The first days of summer: Jim Praley is home from college, ready to unlock Tulsa's secrets. He drives the highways. He forces himself to get out of his car and walk into a bar. He's invited to a party and there he meets Adrienne Booker; Adrienne rules Tulsa, in her way. A high-school dropout with a penthouse apartment, she takes a curious interest in Jim. Through her eyes, he will rediscover his hometown: its wasted sprawl, the beauty of its late nights, and, at the city's center, the unsleeping light of its skyscrapers.
Elm Howells has a loving family and a distinguished career at an elite Manhattan auction house. But after a tragic loss throws her into an emotional crisis, she pursues a reckless course of action that jeopardizes her personal and professional success. Meanwhile, talented artist Gabriel Connois wearies of remaining at the margins of the capricious Parisian art scene, and, desperate for recognition, he embarks on a scheme that threatens his burgeoning reputation. These narratives converge, with disastrous consequences.
Returning to America after World War II, former naval officer Philip Bowman finds a position as a book editor and loses himself in a world of intimate connections and surprising triumphs until he is betrayed by the woman he loves, which sets him on a course he could never have imagined for himself.
Sam Dolan is a young man coming to terms with his life in the process and aftermath of making his first film. He has a difficult relationship with his father, B-movie actor Booth Dolan—a boisterous, opinionated, lying lothario whose screen legacy falls somewhere between cult hero and pathetic. Allie, Sam’s dearly departed mother, was a woman whose only fault, in Sam’s eyes, was her eternal affection for his father. Also included in the cast of indelible characters: a precocious, frequently violent half-sister; a conspiracy-theorist second wife; an Internet-famous roommate; a contractor who can’t stop expanding his house; a happy-go-lucky college girlfriend and her husband, a retired Yankees catcher; the morose producer of a true-crime show; and a slouching indie-film legend. Not to mention a tragic sex monster. Unraveling the tumultuous, decades-spanning story of the Dolan family’s friends, lovers, and adversaries, Double Feature is about letting go of everything—regret, resentment, dignity, moving pictures, the dead—and taking it again from the top. Against the backdrop of indie filmmaking, college campus life, contemporary Brooklyn, and upstate New York, Owen King’s epic debut novel combines propulsive storytelling with mordant wit and brims with a deep understanding of the trials of ambition and art, of relationships and life, and of our attempts to survive it all.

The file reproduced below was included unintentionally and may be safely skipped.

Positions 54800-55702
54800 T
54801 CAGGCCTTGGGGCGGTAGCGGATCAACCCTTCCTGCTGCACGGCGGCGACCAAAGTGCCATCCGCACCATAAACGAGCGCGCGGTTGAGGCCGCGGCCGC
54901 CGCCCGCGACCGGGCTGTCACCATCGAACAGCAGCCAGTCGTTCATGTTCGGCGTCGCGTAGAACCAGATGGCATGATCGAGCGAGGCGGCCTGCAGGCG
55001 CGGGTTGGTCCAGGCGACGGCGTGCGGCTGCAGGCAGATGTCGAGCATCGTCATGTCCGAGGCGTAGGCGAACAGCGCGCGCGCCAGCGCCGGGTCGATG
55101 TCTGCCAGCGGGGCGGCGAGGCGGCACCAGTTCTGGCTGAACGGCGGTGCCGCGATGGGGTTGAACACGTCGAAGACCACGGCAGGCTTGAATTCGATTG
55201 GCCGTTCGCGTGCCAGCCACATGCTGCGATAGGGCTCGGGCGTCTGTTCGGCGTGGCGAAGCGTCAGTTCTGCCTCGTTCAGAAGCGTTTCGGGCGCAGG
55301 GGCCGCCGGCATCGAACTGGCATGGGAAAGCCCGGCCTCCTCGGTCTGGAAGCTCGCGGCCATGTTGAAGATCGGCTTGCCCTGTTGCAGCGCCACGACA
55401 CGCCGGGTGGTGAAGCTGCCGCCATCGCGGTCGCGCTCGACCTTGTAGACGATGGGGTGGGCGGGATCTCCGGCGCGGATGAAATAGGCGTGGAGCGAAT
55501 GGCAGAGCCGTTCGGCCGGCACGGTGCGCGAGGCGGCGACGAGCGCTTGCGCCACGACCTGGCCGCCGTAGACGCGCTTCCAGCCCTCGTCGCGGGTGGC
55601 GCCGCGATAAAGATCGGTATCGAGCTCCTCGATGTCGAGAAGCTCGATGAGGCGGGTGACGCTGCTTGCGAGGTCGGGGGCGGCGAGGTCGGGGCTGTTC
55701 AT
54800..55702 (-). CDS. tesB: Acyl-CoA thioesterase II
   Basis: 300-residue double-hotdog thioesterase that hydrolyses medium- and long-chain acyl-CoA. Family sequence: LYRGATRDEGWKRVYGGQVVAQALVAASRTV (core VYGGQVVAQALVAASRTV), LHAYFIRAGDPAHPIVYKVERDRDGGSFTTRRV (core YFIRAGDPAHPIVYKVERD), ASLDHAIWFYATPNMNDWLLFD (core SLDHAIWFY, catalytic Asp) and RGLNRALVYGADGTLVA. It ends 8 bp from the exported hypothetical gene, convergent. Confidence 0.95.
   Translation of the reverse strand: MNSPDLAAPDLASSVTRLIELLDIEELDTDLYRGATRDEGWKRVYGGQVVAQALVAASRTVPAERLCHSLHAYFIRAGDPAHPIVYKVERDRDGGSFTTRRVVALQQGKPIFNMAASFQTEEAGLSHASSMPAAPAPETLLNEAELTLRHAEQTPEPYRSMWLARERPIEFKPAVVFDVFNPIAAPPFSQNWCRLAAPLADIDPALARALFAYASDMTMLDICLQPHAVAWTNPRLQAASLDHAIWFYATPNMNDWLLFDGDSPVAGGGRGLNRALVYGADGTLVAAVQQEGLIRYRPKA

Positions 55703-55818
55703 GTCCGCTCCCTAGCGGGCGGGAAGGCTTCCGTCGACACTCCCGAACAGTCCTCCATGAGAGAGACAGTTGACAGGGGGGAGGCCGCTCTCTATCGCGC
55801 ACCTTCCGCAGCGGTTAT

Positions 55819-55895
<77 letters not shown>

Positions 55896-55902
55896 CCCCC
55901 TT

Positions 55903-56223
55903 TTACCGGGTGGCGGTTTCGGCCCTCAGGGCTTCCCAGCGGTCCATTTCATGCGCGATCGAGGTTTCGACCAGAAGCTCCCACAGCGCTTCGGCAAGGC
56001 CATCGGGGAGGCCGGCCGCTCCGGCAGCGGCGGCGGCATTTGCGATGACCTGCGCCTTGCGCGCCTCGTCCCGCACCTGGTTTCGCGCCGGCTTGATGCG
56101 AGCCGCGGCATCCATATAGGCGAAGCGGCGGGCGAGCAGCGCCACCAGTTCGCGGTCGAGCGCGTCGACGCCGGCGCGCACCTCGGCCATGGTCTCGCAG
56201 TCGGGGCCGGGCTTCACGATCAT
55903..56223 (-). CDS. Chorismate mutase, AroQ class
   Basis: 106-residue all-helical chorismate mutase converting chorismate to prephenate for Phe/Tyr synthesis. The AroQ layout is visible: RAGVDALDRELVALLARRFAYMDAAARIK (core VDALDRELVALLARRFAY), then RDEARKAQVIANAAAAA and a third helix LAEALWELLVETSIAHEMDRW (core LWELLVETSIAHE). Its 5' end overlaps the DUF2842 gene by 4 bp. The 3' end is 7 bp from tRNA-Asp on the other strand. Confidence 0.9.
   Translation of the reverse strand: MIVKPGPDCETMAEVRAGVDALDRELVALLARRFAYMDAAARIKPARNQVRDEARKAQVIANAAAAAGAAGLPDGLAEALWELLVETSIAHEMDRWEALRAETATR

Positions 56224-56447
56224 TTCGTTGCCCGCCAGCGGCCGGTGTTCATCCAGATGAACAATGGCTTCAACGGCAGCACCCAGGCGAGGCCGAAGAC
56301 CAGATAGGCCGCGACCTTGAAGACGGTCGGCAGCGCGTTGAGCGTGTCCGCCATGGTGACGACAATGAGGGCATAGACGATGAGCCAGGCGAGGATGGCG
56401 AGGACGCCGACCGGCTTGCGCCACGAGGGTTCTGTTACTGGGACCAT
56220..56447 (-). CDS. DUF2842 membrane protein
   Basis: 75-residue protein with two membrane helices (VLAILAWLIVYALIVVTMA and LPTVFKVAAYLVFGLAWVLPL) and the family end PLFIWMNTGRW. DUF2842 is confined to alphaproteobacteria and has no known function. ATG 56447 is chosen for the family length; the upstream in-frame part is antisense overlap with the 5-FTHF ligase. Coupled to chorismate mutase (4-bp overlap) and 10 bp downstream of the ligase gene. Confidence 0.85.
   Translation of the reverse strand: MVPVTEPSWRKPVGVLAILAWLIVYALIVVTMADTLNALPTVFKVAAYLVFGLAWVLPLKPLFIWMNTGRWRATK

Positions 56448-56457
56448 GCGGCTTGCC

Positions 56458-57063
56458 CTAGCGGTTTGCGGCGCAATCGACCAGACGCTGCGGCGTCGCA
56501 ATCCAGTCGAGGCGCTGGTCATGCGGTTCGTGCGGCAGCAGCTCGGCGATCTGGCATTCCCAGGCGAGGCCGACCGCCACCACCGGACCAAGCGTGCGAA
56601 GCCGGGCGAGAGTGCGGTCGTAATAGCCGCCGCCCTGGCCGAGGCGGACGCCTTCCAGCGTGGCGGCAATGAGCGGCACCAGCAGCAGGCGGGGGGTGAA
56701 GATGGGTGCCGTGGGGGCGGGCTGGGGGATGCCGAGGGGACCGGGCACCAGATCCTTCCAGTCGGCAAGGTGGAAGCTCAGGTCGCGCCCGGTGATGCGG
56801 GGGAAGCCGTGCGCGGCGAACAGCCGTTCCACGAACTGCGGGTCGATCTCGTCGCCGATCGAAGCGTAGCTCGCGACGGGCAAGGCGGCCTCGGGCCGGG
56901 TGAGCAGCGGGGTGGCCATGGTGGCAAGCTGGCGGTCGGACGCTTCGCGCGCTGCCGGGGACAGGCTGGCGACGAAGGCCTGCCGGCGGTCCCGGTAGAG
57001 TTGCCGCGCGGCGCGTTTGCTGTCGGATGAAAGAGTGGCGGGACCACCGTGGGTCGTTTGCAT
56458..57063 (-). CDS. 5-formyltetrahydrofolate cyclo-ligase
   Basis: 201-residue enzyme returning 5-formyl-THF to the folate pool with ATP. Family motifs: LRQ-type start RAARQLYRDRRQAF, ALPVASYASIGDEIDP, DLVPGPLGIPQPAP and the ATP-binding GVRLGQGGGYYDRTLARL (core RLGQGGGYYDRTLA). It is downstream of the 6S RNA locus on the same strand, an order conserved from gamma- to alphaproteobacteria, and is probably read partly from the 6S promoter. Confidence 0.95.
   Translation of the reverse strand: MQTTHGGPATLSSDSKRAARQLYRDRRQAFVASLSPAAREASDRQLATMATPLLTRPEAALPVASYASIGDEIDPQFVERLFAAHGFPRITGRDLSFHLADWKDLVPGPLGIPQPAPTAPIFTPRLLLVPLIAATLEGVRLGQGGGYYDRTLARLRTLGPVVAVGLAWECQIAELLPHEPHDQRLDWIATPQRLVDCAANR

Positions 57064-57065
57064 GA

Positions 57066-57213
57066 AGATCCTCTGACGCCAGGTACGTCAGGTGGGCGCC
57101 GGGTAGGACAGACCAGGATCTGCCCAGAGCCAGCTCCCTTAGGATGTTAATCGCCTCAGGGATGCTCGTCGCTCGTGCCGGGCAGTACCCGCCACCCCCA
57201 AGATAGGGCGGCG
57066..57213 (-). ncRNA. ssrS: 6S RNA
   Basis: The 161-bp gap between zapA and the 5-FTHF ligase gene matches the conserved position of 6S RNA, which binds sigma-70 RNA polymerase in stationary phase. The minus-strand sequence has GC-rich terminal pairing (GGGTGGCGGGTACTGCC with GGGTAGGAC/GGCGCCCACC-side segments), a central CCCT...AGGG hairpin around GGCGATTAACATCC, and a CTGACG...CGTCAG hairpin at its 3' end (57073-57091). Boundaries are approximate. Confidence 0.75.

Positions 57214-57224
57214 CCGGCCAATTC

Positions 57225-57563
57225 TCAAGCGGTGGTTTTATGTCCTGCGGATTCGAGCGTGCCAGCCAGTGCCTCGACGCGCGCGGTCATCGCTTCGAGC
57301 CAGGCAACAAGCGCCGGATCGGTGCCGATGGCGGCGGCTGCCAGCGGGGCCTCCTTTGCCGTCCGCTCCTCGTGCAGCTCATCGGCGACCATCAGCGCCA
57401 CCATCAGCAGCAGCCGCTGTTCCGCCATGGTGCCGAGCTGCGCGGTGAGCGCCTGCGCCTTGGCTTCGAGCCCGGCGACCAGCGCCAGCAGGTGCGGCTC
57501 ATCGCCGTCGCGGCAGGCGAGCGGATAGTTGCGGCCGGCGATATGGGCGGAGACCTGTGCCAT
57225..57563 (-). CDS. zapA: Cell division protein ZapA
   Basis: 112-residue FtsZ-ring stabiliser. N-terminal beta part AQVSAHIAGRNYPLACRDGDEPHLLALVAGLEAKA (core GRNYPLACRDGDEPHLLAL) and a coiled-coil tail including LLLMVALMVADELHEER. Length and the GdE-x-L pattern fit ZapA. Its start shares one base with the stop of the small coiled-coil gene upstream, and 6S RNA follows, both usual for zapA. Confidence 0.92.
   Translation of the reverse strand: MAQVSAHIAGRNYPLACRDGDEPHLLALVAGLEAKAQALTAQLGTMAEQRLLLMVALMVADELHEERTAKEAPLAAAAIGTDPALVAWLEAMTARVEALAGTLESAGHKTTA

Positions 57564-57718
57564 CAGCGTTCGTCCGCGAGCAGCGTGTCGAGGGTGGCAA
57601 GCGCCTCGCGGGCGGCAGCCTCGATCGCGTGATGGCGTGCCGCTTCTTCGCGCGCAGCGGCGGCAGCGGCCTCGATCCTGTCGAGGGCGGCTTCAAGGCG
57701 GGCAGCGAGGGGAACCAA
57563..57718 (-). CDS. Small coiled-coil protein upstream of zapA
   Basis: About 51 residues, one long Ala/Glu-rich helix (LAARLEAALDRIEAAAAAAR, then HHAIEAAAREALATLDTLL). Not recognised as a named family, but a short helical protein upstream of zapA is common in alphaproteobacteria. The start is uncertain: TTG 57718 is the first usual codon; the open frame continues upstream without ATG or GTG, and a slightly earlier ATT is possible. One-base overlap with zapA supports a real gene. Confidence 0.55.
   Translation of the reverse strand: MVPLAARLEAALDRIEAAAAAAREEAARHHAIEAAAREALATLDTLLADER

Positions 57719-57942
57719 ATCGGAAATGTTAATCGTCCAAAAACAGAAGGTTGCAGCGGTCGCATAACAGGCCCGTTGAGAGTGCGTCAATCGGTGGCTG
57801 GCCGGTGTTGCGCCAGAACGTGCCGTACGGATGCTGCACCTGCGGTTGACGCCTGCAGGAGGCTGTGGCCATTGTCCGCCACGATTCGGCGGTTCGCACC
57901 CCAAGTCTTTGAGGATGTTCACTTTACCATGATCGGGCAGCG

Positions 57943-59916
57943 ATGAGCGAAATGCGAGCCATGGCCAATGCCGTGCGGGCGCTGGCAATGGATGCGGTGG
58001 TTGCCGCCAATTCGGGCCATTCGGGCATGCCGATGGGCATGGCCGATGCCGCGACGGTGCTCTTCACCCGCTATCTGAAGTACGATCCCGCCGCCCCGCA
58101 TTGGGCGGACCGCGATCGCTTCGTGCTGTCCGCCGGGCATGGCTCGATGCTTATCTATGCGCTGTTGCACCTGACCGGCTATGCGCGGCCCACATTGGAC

Iraq, 2005. Seven mercenaries hear an enticing rumor: somewhere, in the swirling desert sands, lies an abandoned Republican Guard convoy containing millions of pounds of Saddam's gold. The mercenaries form an unlikely crew of battle-scarred privateers, killers and thieves, veterans of a dozen war zones, each of them eager to make one last score before their luck runs out. After liberating the sole surviving guard member from U.S. capture, the team makes its way to the ancient ruins where the convoy was last seen. Although all seems eerily quiet and deserted when they arrive, the men soon find themselves caught in a desperate battle for their lives, confronted by greed, betrayal, and an army that won't stay dead.
Meet Horton Moon, a street-wise (if improvident) family man trying to get by as best he can in Depression-era Minneapolis. Beside the hard times, Moon does battle with his own demons: a fickle heart, a taste for the drink, and a bad habit of slipping rather too easily from one side of the law to the other. When he meets a remarkable young girl newly arrived in the city from the Dakota plains, Moon falls in love and falls off the edge. His marriage disintegrates, he loses his job and his bearings, and he steps into a dark underworld of crime and retribution.